Argentina has issued the National Energy Transition Plan to 2030 (“NETP 2030”) and the Guidelines and Scenarios for the Energy Transition Plan to 2050 (“GSET 2050”). Such documents were made public by Resolution No. 517/2023 and Resolution No. 518/2023 of the Secretary of Energy. These plans aim to change the country’s energy matrix towards cleaner and more sustainable sources, thereby reducing greenhouse gas emissions responsible for global warming.

Below is a summary of the key takeaways of the NETP 2030 AND GSET 2050.

1. NETP 2030

1.1. Scenario and variables considered

The NETP 2030 is based on the following main assumptions:

  1. Growth of gross domestic product (GDP) of 2% per year.
  2. Electricity demand growth of 1.5% on a yearly basis, and natural gas demand growth of around 1.1%.
  3. Fuel demand growth of 2.3% on a yearly basis.
  4. Growth in natural gas production for local consumption between 2.4% and 3%, and in oil production between 3.4% and 6%.
  5. Reduction in the share of thermal generation from 59% to 35% (however, it contemplates 3,000 MW of the future tender soon to be called).

1.2. Quantitative targets

The NETP 2030 proposes the following quantitative targets:

  1. Not to exceed the total aggregate net emissions of 349 million tCO2.
  2. Reduction through energy efficiency and responsible energy use of at least 8% of energy demand.
  3. Share of more than 50% of renewables in electricity generation (currently, this percentage is around 14%, therefore this would require approximately 7.5 GW of new installed capacity).
  4. Electric car penetration of 2% of the vehicle fleet.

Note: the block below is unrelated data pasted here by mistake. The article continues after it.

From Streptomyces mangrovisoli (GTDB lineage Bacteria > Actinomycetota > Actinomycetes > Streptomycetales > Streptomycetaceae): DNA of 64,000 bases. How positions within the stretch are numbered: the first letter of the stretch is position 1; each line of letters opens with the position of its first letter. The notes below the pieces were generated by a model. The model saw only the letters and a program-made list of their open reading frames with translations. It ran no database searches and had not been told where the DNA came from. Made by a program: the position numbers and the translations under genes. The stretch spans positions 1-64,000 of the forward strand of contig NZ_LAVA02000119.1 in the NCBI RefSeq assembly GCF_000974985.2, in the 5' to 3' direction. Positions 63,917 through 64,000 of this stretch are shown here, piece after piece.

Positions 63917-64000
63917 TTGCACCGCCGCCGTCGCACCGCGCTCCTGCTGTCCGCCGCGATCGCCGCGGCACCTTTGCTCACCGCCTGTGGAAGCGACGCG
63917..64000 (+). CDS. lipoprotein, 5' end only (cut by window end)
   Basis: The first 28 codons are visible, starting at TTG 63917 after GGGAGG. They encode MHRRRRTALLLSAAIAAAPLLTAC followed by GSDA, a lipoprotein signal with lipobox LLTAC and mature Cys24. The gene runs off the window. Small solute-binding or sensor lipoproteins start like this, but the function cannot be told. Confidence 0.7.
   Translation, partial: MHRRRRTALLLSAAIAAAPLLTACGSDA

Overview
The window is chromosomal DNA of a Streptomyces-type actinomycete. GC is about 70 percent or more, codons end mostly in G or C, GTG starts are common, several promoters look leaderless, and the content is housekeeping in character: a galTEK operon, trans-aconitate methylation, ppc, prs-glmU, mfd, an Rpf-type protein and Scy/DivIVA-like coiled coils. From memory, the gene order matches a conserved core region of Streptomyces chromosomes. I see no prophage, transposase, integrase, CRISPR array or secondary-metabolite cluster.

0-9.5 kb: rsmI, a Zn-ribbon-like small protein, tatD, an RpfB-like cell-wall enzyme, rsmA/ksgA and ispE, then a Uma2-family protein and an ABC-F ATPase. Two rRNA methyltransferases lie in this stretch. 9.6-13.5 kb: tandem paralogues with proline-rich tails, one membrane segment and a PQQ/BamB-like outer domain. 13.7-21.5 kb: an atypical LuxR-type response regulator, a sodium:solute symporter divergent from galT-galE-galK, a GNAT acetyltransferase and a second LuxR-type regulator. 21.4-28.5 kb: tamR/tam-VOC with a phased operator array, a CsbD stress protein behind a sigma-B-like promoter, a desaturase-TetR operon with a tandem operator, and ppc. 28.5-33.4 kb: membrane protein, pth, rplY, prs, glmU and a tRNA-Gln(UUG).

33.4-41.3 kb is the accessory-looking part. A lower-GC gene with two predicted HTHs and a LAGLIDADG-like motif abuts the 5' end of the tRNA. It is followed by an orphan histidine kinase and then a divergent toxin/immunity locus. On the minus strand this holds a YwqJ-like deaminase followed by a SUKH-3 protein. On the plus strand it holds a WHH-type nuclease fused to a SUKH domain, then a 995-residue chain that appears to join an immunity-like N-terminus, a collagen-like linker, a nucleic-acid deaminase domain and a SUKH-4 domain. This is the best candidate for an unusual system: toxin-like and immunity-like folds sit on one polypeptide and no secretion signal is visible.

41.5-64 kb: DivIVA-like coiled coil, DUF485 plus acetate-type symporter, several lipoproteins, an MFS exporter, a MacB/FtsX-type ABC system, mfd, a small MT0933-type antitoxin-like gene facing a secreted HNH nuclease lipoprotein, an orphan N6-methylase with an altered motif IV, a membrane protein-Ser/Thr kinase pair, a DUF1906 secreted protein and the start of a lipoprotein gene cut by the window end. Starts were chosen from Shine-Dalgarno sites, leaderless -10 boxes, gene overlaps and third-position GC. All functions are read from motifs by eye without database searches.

5. Target of 1,000 MW of renewable distributed generation (currently, there is slightly more than 20 MW of distributed generation capacity installed, on the applicable legislation and additional considerations, see our report here).
  6. Expansion of the high voltage electricity transmission grid by 5,000 km of new lines (see our reports on the National Grid Expansion Plan here and on the recent call for expressions of interest for transmission works, here).

1.3. Qualitative targets

The NETP 2030 also proposes the following qualitative targets:

  1. Enabling conditions for the local development of the clean energy technology value chain, including new non-conventional and emerging technologies.
  2. Creation of new local and sustainable jobs related to the sector.
  3. Reduction of energy poverty as the needs associated with this concept are established.
  4. Facilitation of a sustainable energy transition.

1.4. Investments required

To meet the goals outlined in the NETP 2030, the document estimates that significant investment by the private and/or public sector will be required, totaling approximately 86,642 MM US$. It is estimated that around 23,362 MM US$ will be for new electric power; 3,817 MM US$ for transmission and 10,272 MM US$ in electric distribution; 10,000 MM US$ in LNG; 27,777 MM US$ in energy efficiency; 911 MM US$ for distributed generation, and 503 MM US$ in low emission H2.